Travel agency takes $200,000 from unsuspecting clients

Hundreds of Australian travellers who spent $200,000 on cheap flights and holiday deals have been left stranded by their Facebook travel agency.

The WA government’s Consumer Protection office says it has been “unable to secure refunds” for some 210 complainants who booked with Travel 2 Go and No Frills Travel.  

Customers either could not get plane tickets for their desired dates or were asked to pay extra money. Some flew to their destination but found they were not booked on return flights as expected.

Nicole Bromage and Jacklene Torr, who operated under the unregistered business names, originally committed to paying back customers in negotiations with the government agency but have failed to produce the funds.

Commissioner for Consumer Protection Penny Lipscombe said an investigation is now underway, which limits what information can be publicised.

“In August 2019 consumer protection saw an increase in complaints from consumers who had purchased discount return flights – Perth to Bali for $99 for example – via a travel agent on Facebook, and then not been able to get seats on a plane,” she said.

“This escalated and consumer protection attended a public meeting of about 100 affected consumers in South Yunderup on 7 September 2019.

“We now have in excess of 210 complaints with a total dollar value of more than $200,000. This includes some people who have bought cruises or package holidays.

“Our conciliation officers have been working hard to try to achieve a satisfactory outcome for the complainants in this case but it is not always possible to secure refunds and there is no guarantee goods or services will be provided.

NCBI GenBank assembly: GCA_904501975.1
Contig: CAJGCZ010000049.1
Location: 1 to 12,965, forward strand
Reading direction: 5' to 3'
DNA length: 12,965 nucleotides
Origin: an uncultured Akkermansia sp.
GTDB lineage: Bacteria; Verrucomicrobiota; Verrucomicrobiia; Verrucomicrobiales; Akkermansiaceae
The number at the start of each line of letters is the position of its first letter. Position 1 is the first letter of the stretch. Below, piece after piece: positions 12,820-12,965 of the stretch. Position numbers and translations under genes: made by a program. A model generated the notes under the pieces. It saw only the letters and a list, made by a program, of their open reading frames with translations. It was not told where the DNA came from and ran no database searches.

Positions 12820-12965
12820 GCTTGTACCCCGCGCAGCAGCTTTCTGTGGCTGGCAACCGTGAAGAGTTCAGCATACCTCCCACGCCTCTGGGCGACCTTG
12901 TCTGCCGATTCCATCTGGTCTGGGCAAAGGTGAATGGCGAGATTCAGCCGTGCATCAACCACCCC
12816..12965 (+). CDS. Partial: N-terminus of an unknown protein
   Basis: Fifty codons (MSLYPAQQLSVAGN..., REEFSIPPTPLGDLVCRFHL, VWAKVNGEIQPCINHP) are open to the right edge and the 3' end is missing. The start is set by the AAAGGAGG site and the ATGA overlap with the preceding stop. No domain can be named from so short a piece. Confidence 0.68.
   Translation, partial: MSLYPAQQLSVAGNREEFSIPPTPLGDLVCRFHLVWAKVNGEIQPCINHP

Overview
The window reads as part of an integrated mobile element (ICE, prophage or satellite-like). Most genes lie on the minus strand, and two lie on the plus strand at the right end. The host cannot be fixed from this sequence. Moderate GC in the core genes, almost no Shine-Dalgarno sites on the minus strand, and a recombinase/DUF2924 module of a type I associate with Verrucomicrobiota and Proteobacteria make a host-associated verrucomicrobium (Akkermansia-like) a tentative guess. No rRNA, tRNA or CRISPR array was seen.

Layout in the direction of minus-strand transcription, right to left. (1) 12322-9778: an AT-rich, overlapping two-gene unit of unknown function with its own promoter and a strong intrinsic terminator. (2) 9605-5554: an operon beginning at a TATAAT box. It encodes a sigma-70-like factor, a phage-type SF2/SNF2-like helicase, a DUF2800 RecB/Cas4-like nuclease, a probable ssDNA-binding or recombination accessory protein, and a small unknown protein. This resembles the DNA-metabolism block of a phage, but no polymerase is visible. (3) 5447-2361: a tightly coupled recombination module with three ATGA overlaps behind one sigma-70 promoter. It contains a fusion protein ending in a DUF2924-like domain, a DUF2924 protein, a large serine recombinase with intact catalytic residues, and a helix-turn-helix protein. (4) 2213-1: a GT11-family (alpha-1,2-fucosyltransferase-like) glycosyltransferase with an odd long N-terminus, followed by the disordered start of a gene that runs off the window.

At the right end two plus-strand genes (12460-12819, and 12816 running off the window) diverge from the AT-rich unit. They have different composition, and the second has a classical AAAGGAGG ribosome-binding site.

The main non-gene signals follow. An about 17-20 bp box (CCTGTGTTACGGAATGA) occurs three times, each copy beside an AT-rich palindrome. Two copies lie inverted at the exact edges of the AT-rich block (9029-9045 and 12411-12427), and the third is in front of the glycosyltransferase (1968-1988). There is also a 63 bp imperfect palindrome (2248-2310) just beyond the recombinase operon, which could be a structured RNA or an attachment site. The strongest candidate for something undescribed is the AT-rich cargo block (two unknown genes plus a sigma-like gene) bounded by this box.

“Whether or not consumer protection is successful in conciliation depends on factors including a trader’s willingness to participate in the process and the financial situation – funds may not be available.”

The commissioner said the department would contact all the complainants to inform them no refunds were  forthcoming and advise them to seek a magistrate’s court order for money owed.

“We recommend customers do not pay additional money in a bid to secure flights or holidays,” she added.

Lipscombe said it was a disappointing outcome but did not signal the end of the matter.

“If a business has allegedly made false and misleading representations or failed to provide goods or services as promised and within the timeframe specified, Consumer Protection can investigate potential breaches of the Australian Consumer Law (ACL),” she said

“So, even though attempts to seek redress for consumers may not work out, we have investigators who can then take over and look at alleged non-compliance with the ACL.

“While any such investigation is underway we are restricted as to what we can say publicly for legal reasons. What I can confirm is that this particular situation has been raised with the WA Police major fraud squad.”

The commissioner has urged affected consumers who have not yet lodged a complaint to do so, using the online form at

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